Imagine if that rich young ruler had followed Jesus’ instructions and opted for a “simpler” lifestyle–a life of focused meaning and purpose! What if he would have unencumbered himself of all the material trappings from which he took his identity and sense of self-worth? What if he had actually realized just Who it was that was standing there before him and was so overwhelmed with joy at standing in the presence of deity that he was more than willing to do exactly as Jesus had said: “Sell all your possessions, give the money to the poor, and come follow Me”?
Imagine how that young man’s life would have been completely revolutionized! And what would he have lost compared with what he would have gained? What unimaginable blessings and eternal riches would have been his? But, sadly, we’ll never even know this pour soul’s name–he’s pretty much a non-entity–because he was, after all, just one more number among all the masses who chose to cling to his earthly treasures for a few more years rather than seek the higher glory. And, of course, regardless of how much longer he may have walked upon the earth, he’s dead now– sooooo… When we stop living for ourselves and surrender everything we have, and everything we are, over to God, what do we lose, really? More importantly, what do we gain?
A Simple Life of Service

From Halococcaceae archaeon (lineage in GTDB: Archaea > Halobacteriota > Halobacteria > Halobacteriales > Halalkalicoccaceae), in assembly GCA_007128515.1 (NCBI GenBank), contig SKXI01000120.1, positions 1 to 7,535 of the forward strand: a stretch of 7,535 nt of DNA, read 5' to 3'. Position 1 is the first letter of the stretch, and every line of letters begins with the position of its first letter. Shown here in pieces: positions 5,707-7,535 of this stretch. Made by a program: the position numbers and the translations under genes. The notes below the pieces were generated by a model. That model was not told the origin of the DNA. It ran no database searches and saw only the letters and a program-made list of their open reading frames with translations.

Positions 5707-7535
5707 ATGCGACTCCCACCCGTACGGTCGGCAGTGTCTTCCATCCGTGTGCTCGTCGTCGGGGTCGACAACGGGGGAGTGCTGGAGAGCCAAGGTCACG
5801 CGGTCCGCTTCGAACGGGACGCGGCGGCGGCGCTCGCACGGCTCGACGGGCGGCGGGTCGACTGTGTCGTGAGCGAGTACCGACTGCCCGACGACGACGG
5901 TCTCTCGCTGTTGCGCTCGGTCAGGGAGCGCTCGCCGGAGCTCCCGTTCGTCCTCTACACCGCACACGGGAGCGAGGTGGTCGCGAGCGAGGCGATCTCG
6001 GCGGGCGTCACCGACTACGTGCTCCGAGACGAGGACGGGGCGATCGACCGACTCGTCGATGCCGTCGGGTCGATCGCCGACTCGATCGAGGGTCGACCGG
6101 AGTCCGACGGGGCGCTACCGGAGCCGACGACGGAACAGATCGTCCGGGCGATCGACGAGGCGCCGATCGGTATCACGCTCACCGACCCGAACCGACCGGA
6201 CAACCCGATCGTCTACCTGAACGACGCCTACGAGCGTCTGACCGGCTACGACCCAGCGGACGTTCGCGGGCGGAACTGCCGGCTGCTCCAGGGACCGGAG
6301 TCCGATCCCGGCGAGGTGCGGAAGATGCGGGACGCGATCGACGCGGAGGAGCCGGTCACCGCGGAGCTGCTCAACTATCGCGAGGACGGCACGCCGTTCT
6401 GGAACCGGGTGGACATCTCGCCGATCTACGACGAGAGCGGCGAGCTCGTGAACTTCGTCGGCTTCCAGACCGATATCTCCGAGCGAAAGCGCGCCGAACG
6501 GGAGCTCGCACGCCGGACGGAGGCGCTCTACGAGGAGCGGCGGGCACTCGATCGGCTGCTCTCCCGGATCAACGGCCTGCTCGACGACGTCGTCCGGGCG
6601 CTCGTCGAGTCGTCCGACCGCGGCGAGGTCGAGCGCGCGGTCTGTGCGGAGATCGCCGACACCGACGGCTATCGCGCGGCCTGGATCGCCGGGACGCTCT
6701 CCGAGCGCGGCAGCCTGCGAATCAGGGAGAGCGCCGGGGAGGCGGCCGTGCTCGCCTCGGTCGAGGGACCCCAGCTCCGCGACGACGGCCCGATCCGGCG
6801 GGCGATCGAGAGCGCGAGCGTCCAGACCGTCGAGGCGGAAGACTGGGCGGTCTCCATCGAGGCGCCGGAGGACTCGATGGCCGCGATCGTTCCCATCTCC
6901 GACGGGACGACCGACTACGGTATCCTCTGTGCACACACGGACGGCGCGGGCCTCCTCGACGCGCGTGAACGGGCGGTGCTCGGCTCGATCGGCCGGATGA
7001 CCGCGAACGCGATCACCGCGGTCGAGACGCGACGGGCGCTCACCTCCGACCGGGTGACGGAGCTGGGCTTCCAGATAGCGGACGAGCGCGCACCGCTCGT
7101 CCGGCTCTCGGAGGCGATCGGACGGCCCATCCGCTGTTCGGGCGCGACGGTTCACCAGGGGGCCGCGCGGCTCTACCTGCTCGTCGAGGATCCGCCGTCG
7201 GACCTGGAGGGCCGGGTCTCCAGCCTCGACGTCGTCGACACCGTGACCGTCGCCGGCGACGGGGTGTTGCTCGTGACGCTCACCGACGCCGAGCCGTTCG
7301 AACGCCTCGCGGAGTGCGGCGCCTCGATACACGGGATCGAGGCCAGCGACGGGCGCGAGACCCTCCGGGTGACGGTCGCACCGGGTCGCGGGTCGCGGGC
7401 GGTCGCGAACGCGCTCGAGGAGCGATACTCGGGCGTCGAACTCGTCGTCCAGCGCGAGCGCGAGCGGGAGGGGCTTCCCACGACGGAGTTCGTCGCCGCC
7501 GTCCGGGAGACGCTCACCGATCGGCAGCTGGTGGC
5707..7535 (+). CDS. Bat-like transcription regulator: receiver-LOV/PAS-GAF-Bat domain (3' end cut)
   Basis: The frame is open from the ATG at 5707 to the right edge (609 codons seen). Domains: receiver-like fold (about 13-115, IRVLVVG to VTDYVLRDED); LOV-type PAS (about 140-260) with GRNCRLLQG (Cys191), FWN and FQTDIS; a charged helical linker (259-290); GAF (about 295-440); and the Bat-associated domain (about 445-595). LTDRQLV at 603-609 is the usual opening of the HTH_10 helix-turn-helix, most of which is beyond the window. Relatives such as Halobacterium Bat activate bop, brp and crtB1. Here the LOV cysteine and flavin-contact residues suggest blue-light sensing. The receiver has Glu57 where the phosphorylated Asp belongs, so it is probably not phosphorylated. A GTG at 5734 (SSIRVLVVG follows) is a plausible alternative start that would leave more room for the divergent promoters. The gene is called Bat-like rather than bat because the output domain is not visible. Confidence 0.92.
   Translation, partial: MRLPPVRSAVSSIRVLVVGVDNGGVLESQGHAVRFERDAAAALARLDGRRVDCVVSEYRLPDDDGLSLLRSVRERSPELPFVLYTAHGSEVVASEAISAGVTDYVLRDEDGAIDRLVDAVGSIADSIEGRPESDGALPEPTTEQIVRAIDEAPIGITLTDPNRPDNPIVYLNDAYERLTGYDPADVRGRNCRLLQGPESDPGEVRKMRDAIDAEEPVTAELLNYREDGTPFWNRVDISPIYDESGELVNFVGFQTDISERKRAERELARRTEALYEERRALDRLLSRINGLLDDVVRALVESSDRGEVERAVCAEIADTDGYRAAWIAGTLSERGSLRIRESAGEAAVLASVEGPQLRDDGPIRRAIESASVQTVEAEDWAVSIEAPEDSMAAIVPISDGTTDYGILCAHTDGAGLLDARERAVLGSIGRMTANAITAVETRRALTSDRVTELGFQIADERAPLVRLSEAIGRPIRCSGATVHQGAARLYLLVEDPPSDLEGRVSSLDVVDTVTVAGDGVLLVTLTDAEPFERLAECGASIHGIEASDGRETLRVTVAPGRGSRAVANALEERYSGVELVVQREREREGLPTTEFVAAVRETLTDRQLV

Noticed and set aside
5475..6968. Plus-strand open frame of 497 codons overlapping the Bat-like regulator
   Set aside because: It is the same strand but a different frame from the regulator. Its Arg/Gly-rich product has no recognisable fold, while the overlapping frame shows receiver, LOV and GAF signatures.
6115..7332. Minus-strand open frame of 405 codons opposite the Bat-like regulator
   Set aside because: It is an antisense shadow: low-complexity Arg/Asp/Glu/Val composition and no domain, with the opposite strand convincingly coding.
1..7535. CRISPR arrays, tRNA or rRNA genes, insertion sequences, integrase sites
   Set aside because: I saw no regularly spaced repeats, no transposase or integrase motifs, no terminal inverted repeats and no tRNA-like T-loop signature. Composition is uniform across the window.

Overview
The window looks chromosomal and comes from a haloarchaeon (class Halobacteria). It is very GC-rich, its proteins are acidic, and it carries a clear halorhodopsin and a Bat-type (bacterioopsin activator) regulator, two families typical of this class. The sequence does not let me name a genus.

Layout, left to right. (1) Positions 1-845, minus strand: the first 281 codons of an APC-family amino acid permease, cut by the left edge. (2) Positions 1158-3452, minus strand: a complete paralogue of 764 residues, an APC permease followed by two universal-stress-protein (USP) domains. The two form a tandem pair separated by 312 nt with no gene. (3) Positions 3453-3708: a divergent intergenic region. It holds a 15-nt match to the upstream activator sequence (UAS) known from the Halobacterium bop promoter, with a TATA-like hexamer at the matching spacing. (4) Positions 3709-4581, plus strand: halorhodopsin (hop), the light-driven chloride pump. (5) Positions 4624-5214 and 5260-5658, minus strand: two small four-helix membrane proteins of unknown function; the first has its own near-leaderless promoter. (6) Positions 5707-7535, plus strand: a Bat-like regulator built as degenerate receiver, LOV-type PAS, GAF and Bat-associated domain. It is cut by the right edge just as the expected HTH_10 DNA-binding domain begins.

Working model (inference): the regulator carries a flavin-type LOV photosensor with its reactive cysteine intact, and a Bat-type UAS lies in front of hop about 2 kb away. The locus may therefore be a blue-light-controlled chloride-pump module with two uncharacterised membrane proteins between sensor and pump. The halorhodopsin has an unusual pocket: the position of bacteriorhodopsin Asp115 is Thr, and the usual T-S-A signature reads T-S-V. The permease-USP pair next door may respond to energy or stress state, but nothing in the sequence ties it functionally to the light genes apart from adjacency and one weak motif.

Jesus said, “A disciple is not above his teacher, nor a slave above his master. It is enough for the disciple that he become like his teacher” (Matthew 10:24-25, NASB). The ultimate goal of every authentic disciple of Christ is to learn how to be more like Jesus. He is our Lord, our Master, and the ultimate Teacher and Example for our lives. Certainly, as we’ve seen in the passages above, this means that our heart’s desire is to, “seek first the kingdom of God and His righteousness” (Matthew 6:33). But how, in practical terms, do we go about doing that? Well, to put it quite simply, Jesus went on to say, “…the Son of Man did not come to be served, but to serve, and to give His life a ransom for many” (Matthew 20:28, NASB). So, at the heart of our “kingdom focus” is service to God through service to others. Authentic Christians are being conformed to the sacrificial lifestyle of Christ. That means we’re all about “getting over ourselves,” and getting into loving and serving others, like Jesus did. The distinguishing mark of mature Christians–those who are continuing to grow into genuine Christlikeness–is that they are becoming less and less about themselves and all their wants and desires in life, and more and more about how they can love and serve others. Their primary concern in life is not about how comfortable they can manage to live during their brief time here upon the earth, but rather, how can they make a difference in the hearts and lives of others for all eternity. They go out and make a living so that they can take care of their family, friends, and others. They seek to use their time and energy pursuing endeavors that will, in some way, benefit others. They look for ways that they can use their material resources to bless others. In all that they do, and in all their relationships, they are continually looking ahead, thinking about eternity and how they might help others walk more closely with God and be ready to meet their Lord when they leave this world and step into that eternal spiritual realm.